I'm starting to behave peculiarly in the market, questioning every purchase and shopping at multiple stores to try to assure myself that I am bringing home food that won't harm my family.

This also feels a little bit like a Susan Faludie backlash moment. In the Faludi conspiracy theory it follows that women are kept powerless and unproductive as they become ever more distracted by false and minor issues set before them by the male-dominated power structure. Is some mastermind asking the question: How can we further undermine the American woman in her pursuit of a purposeful and meaningful life? How about if we make nutritious and healthy food a high-stakes game. The winners waste all their energy in endless pursuit of safe food. The losers buy whatever over processed and contaminated treakle found on the store shelves, risking salmonella poisoning, even death.

"Tis (another) unweeded garden."

This morning as the sun comes through my windows and the promise of spring is in the air. I'm thinking about my ever more ambitious vegetable garden. Last weekend, I hired a bunch of helpful neighbor friends, the highly productive middle school team consisting of Christian and Katherine Mussenden and Nathaniel Marshall (above, Patsy took their picture from the deck).

I offered them every digging and cutting tool in the shed and with care for their little hands, I outfitted them in old gardening gloves and set them to digging out the pachysandra for yet another vegetable patch. I came back an hour later to find my team covered from head to toe in mud, my tools equally caked in wet, heavy soil, and a refuse bag filled to the brim with soil and pachysandra, and weighing at least 60 pounds. The little gardeners were satisfied with their work and Christian pronounced himself to be exhausted. I paid them and sent them on their way. My back was most grateful for their labors.

Now, the plan begins. I'm going to make there what is called a lasagna garden. First I'll cover the area with cardboard and then I'll layer it with a thick cushion of uncomposted leaves. After that, I'll pile on layer after layer of detritus from my compost piles until I reach the bottom of the piles where the thick black gold resides. Into the layered lasagna will go all the kitchen waste that I've been pitching into the compost pile all winter. I'll build my lasagna garden at least two feet tall before I top it off with a rich organic soil and then for the next few weeks until the growing season begins on Mother's Day, I'll watch as the two feet of material falls gracefully back to the Earth decomposing and creating a miniature realm of bacterial goodness and rich garden soil for my eggplants and cucumbers. It's going to be a dish worthy of kings and safe and healthy for my family. The Putterer

Sunday, March 7, 2010

Hocus Pocus and Here Come the Crocus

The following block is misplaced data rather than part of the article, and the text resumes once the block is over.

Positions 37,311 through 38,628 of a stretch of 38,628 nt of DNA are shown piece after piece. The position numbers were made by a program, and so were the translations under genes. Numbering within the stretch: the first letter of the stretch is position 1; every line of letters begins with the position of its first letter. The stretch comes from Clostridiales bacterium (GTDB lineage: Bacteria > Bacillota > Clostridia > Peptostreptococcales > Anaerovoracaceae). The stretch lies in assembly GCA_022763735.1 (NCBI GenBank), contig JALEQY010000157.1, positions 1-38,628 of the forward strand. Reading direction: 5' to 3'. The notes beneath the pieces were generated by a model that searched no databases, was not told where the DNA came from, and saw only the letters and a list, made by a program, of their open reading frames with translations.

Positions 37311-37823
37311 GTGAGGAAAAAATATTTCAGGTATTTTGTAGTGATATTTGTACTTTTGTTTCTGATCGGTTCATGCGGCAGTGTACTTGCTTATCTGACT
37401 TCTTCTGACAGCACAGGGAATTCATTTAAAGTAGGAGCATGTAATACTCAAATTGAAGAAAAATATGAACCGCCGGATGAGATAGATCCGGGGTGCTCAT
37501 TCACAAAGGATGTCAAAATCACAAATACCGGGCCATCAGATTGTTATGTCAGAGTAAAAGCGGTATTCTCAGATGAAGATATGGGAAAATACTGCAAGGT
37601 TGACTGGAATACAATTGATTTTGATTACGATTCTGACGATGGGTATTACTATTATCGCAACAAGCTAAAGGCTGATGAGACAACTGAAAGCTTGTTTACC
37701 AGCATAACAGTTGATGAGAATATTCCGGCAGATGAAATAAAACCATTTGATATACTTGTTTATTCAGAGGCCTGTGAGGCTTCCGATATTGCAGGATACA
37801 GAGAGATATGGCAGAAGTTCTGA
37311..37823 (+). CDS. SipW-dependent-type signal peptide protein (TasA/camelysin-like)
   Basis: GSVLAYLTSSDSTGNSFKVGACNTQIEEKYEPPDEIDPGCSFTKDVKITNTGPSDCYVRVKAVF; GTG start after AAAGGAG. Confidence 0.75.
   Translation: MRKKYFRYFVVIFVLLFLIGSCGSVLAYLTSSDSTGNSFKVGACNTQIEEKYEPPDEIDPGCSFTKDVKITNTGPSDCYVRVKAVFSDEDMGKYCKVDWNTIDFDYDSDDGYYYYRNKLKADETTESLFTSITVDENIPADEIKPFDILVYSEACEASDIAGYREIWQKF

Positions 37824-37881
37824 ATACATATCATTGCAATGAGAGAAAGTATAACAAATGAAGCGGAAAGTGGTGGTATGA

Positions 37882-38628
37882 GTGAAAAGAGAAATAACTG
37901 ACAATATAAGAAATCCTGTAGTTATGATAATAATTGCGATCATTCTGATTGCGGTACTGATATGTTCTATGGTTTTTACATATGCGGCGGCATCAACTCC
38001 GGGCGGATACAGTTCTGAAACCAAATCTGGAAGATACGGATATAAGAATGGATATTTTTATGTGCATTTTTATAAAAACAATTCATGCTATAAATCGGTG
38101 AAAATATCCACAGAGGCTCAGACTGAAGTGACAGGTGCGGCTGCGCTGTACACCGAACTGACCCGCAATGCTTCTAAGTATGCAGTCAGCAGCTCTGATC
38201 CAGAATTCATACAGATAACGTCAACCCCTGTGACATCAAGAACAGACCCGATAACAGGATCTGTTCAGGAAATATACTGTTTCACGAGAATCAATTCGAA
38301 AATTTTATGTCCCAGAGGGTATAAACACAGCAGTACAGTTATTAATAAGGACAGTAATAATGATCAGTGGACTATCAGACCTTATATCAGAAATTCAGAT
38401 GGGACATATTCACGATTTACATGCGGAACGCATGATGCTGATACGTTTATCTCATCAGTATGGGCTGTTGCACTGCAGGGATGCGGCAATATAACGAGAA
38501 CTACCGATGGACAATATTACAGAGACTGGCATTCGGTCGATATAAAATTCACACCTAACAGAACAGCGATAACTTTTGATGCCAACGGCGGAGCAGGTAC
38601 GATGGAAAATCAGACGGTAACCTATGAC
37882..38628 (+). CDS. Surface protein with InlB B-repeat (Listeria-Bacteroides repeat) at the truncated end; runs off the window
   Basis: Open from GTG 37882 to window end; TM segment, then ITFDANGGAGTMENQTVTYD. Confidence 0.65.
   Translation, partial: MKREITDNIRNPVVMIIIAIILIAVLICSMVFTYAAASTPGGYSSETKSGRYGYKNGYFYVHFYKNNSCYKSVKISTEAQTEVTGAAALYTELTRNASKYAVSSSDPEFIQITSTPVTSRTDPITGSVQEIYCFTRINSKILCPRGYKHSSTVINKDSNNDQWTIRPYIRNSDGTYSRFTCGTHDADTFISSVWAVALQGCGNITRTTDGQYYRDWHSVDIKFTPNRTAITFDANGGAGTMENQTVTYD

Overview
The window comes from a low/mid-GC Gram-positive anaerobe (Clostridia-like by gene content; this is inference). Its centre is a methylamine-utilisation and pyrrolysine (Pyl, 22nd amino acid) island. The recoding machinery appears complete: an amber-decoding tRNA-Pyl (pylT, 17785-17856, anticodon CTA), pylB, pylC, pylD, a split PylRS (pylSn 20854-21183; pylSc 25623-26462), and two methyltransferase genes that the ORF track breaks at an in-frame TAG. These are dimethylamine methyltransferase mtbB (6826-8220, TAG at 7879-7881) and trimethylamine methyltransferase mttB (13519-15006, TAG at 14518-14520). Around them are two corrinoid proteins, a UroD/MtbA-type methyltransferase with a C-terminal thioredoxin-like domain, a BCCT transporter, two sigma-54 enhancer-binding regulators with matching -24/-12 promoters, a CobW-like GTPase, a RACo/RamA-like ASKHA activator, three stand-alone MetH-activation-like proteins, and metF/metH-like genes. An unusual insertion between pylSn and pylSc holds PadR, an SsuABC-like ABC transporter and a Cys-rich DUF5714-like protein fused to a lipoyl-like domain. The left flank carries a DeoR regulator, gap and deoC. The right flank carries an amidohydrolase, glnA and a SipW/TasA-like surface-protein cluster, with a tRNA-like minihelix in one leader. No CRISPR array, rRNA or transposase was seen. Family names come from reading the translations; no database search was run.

When the crocus appear, it's like magic. The marvel of their sudden appearance makes me wonder that I never actually catch them coming in. As often as I'm there, I should be able to see them in a kind of stop-action film-style as they poke up through the dirt and then, unfurl six delicate petals to reveal their sexy, saffron-tinted stamen. These delightful early bloomers aren't afraid of a little frost or even snow on the ground and they have arrived as early as January in the back garden every year since we bought our home in 1986.

Equally fleeting is my daughter Patsy's good will in donating her photography skills to this blog project. I don't own a digital camera yet, so I am always pleading for a snap here, a shot there from my talented young photo-trix. And yesterday a perfect storm of crocus emergence and happy girl came together and the result is this masterpiece that I'm calling, "A Busy Bee Tends My Crocus."

I had long wondered what kind of crocus this might be; and over the winter, I'd studied my books and isolated a number of candidates. Crocus imperati was at the top of my list. But thanks to Patsy's picture, the imperati was quickly ruled out by the shape of its petals (mine are more rounded against imperati's more pointed ones). Instead, I've decided these are Crocus tommasinianus, which surprisingly are not natives. I had assumed these were some kind of eastern woodland wanderer, but I've learned from another ambitious garden blogger, Paghat the Ratgirl, that these Tommies hail from Hungary and Bulgaria. So someone must have planted them and over the years they've naturalized into the velvet, violet carpet that is the highlight of my first days of spring. (Some day in another post, I'll have to describe the state of our backyard when we first bought the property. It was indeed a Secret Garden that we had to dig out and rediscover.)

Today, a sunny Sunday, I'm choking on all the possibilities the day will bring. I've got to get to it. The Putterer